Principality of Nassau-Orange-Fulda
|This article does not cite any references or sources. (February 2010)|
|Principality of Nassau-Orange-Fulda
|State of the Holy Roman Empire|
Coat of arms
|Prince||Prince Willem Frederik|
|Historical era||Napoleonic Wars|
|-||Abolition of the Holy Roman Empire||1806|
Nassau-Orange-Fulda was a short-lived principality of the Holy Roman Empire, which was created for the Prince of Orange and existed only from 1803 to 1806.
On May 23, 1802, France and Prussia concluded a treaty in which Fulda and some other areas were promised to the Prince of Orange as compensation for the loss of his domains in the Low Countries. Willem V refused at first, but later accepted the offer in favour for his son Prince Willem Frederik (later King William I of the Netherlands) to become the ruler of the new formed principality. On October 22, Prussian troops occupied the Diocese of Fulda to secure the interests of the prince and on 6 December Prince Willem Frederik held his entry in Fulda. The Reichsdeputationshauptschluss resolution on 25 February 1803, legalized the redistribution of the territories. According to section 12 of this resolution the following areas were transferred to the rule of the new Prince of Nassau-Orange-Fulda:
- Diocese of Fulda
- Corvey Abbey
- Free Imperial City of Dortmund
- Weingarten Abbey and the priorate Hofen
- Provostry of St. Gerold (in Vorarlberg, 1804 sold to Austria)
- Deanery of Bandern (in Liechtenstein, 1804 sold to Austria)
- Dietkirchen Abbey (Nassau)
The areas were reorganised into the four divisions "Principality of Fulda", "Principality of Corvey", "County of Dortmund" and "Lordship of Weingarten". The arms of the principality included the coat of arms of these areas (with the center-shield the arms of the Prince of Orange-Nassau).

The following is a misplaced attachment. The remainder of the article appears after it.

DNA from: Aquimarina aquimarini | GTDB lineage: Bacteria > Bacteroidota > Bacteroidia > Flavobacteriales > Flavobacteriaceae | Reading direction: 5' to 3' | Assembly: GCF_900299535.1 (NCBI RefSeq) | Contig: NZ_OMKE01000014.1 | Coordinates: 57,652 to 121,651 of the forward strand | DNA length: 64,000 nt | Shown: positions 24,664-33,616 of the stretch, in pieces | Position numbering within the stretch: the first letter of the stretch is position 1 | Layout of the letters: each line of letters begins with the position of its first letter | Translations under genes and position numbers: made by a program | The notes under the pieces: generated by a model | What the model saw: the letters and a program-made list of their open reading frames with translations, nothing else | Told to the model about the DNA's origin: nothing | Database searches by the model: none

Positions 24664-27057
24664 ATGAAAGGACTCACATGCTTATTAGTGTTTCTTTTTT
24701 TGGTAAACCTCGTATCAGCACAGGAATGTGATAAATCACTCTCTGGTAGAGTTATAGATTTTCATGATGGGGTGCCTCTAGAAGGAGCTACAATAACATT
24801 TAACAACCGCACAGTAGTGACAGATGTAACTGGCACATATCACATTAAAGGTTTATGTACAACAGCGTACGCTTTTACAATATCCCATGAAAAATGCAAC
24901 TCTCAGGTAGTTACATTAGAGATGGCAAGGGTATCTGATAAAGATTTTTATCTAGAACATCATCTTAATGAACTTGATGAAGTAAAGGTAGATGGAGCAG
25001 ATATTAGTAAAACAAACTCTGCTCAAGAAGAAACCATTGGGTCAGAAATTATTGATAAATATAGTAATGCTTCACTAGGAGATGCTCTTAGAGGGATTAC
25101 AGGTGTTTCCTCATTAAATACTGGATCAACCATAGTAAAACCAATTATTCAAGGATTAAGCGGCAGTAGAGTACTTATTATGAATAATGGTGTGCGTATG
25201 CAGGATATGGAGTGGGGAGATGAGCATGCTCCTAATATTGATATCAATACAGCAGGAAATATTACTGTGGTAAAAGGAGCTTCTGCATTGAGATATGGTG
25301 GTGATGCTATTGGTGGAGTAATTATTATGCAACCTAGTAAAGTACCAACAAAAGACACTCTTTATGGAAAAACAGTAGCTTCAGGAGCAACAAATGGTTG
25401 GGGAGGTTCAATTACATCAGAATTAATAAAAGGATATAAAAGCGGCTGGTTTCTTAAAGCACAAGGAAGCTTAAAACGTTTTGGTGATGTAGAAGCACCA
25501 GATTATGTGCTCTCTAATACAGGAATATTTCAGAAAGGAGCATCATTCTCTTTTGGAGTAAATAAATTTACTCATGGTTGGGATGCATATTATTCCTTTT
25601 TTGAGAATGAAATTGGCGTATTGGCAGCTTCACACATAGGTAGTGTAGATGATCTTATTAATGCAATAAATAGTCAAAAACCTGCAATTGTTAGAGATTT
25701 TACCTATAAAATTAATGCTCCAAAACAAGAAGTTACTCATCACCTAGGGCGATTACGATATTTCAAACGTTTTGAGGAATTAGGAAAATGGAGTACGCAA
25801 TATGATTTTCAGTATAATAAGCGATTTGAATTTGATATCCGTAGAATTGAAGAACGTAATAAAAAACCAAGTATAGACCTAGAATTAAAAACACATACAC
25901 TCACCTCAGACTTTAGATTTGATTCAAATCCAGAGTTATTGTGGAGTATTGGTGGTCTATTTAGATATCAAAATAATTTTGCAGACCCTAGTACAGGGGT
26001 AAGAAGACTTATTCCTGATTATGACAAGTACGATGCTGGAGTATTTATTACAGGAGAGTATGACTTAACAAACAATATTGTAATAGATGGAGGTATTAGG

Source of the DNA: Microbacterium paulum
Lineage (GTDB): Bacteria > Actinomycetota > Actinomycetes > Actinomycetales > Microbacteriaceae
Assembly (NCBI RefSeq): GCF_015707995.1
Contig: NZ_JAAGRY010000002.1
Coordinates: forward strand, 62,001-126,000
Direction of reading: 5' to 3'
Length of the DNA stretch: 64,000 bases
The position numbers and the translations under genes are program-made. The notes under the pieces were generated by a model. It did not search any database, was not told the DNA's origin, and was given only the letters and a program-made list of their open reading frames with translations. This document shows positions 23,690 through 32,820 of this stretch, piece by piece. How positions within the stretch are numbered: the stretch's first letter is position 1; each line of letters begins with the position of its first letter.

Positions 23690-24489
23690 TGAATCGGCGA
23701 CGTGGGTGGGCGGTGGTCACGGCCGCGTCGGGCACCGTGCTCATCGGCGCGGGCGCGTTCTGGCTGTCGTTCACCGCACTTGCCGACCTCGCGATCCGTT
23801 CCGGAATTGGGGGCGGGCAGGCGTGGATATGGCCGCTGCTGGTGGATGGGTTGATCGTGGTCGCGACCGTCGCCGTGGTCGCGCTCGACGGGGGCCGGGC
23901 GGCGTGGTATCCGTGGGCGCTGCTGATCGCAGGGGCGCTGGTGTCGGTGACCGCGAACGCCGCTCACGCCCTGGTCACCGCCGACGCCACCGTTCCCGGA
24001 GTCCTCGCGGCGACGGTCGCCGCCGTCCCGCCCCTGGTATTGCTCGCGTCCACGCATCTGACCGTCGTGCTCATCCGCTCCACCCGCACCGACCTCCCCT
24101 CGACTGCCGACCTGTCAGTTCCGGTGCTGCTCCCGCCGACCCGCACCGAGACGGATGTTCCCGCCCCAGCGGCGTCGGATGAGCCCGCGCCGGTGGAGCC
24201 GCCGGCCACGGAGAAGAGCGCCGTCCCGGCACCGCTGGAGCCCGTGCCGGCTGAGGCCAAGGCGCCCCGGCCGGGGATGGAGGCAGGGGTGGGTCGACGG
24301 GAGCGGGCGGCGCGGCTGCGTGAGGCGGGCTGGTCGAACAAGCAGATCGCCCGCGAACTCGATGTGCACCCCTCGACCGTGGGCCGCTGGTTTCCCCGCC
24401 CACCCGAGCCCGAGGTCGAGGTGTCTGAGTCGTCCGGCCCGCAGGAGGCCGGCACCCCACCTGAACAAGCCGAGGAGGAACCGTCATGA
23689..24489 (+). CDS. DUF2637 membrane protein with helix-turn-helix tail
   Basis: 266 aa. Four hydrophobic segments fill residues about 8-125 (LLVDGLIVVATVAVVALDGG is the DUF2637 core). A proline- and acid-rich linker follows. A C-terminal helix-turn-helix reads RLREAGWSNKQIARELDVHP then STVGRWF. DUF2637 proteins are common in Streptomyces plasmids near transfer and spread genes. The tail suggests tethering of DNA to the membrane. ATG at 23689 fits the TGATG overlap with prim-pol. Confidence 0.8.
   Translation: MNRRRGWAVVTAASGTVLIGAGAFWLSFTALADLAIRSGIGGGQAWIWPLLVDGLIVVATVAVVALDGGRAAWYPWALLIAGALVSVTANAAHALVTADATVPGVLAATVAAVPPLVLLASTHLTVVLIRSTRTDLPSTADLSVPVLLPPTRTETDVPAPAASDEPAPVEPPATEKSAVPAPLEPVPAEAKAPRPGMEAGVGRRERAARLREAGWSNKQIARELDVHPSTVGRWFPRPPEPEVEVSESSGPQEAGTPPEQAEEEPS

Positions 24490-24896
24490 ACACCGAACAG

With the death of his father William V on 9 April 1806, Prince Willem Frederik also inherited all the Nassau core territories. However, on 12 July 1806 he lost the Lordship of Weingarten and the Nassau territories because of the formation of the Confederation of the Rhine. By the German Mediatisation, the Lordship of Weingarten was incorporated into the Kingdom of Württemberg and the Nassau core territories into the Grand Duchy of Berg and the Duchy of Nassau.
After the military defeat of Prussia by France, the Prince of Orange subsequently lost his remaining possessions (including the mediated ones). Fulda was occupied by the French troops on 27 October 1806. It remained under French rule until 19 May 1810, when it was incorporated into the Grand Duchy of Frankfurt. Subsequently, Corvey was incorporated into the Kingdom of Westphalia on 7 December 1807 and Dortmund into the Grand Duchy of Berg on 1 March 1808.
With the defeat of the French in 1813, the Prince of Orange regained his possessions in the Low Countries but lost his claims to the principality Nassau-Orange-Fulda. By the final act of the Congress of Vienna in 1815, it was decided not to restore the Principality of Nassau-Orange-Fulda; Corvey and Dortmund became part of the Kingdom of Prussia and Fulda was divided between the Landgraviate of Hesse-Kassel, the Duchy of Saxe-Weimar-Eisenach, and the Kingdom of Bavaria.